Being convicted in Florida of driving under the influence of alcohol or drugs can cost you in many ways, including expensive fines and a criminal record that can never be expunged. In addition, you face suspension or other restrictions of your driver’s license. Challenging the conviction, sentence and other sanctions requires a carefully thought out and executed appeals strategy.
A successful appeal of a DUI conviction can result in a reversal, a new trial and/or a new sentencing hearing. However, you must have grounds for appeal, which means showing that there were mistakes made by the police or that legal errors occurred at trial. Some common grounds to appeal a Florida DUI conviction include:
- Lack of basis for the traffic stop and sobriety test — The police may have pulled you over without a legal basis, such as a traffic violation, and subjected you to testing without probable cause.
- Violation of Miranda rights — The police have a duty to advise a DUI suspect of their right against self-incrimination and to consult with an attorney. While there is no right to refuse a Breathalyzer test, any statements taken are inadmissible if the Miranda warnings are not given.
- Improper admission of breathalyzer evidence — There may have been inaccuracies in the way the breath test was administered, such as in the calibration of the breathalyzer machine or in the handling of the results.
- Improper reliance on other evidence — While a DUI can be based on a field sobriety test without breathalyzer results, there is a greater margin for error and so additional evidence beyond the officer’s testimony may have been called for.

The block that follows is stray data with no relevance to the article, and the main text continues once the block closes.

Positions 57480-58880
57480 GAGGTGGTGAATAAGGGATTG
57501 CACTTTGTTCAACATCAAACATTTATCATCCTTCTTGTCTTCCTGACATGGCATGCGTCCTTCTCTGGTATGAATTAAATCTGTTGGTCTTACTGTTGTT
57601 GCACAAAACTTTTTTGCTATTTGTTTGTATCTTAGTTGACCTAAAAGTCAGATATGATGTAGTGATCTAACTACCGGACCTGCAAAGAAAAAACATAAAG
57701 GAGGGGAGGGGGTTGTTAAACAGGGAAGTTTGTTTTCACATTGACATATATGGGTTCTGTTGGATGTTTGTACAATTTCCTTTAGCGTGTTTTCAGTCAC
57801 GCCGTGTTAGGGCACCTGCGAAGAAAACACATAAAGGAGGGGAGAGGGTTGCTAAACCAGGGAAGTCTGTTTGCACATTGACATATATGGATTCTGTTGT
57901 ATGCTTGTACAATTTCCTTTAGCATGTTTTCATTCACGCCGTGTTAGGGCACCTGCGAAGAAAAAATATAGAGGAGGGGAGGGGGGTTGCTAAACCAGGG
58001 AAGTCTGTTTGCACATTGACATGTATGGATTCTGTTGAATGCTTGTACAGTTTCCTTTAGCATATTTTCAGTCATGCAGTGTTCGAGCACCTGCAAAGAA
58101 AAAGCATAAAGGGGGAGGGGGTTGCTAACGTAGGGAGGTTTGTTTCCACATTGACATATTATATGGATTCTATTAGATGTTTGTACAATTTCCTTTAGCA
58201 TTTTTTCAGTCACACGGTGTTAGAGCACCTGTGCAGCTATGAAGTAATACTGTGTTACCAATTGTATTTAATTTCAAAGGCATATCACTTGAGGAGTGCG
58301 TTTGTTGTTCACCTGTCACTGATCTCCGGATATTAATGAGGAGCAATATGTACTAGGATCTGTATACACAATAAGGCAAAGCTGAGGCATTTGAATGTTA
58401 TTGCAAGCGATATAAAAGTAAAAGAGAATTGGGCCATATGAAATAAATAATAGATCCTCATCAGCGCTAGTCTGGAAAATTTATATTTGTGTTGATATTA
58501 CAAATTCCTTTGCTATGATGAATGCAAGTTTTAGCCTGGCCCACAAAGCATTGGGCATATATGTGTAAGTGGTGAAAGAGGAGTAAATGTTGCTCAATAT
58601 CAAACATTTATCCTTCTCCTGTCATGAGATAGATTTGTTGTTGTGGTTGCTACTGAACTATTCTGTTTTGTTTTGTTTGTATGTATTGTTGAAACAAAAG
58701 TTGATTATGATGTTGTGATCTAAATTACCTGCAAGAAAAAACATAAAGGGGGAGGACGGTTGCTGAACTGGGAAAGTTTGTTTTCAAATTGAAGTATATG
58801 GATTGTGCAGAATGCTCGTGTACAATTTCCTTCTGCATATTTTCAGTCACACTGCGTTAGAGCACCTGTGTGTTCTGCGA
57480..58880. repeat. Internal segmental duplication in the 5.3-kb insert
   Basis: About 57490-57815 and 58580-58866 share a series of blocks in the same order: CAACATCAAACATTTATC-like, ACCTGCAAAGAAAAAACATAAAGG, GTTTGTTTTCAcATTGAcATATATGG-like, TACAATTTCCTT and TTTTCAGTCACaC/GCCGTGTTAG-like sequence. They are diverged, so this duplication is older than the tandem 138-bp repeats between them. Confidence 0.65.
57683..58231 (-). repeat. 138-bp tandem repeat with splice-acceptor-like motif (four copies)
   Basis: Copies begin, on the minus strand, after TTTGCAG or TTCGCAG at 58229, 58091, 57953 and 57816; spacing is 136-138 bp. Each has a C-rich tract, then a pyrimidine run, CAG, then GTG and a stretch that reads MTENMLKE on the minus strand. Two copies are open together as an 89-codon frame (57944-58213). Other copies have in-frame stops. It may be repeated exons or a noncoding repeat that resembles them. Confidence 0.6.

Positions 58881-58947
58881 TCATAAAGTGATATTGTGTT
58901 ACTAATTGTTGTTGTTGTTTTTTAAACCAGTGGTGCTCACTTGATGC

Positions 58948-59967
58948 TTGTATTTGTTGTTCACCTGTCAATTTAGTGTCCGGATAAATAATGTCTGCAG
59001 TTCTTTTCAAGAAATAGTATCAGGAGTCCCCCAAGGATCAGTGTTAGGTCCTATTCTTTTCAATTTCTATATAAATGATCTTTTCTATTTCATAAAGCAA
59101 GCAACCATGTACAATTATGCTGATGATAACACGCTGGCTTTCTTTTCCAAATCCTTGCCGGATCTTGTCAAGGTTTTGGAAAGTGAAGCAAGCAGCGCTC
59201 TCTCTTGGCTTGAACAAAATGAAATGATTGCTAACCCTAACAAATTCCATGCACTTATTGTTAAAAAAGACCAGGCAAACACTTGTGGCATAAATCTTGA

- Ineffective assistance of counsel — The defense attorney at the trial level failed to make motions or objections necessary to protect your rights.
In addition to the DUI prosecution, the Department of Highway Safety & Motor Vehicles will automatically suspend your driver’s license based on breathalyzer test results or refusal to take the test. However, you can challenge the suspension by requesting an administrative review hearing within 10 days of the DUI arrest. This will allow you to be issued a limited Business Purposes License (BPO) while the review process is pending. At the hearing, you have the right to be represented by counsel, to call witnesses (including the arresting officer) and to present other evidence. The hearing officer may agree to restore your license. If not, the suspension will last for 30 to 90 days. After that, you may be able to qualify for a temporary restricted license based on a demonstration of hardship.
An experienced Florida DUI attorney can examine the facts of your case, determine the available grounds for appeal and assist you in the processes for seeking license restoration.
The attorneys at Largey Law Firm are skilled at challenging DUI convictions and license suspensions. To schedule a free initial consultation, contact us online. We have offices in Tavares, Clermont and Inverness.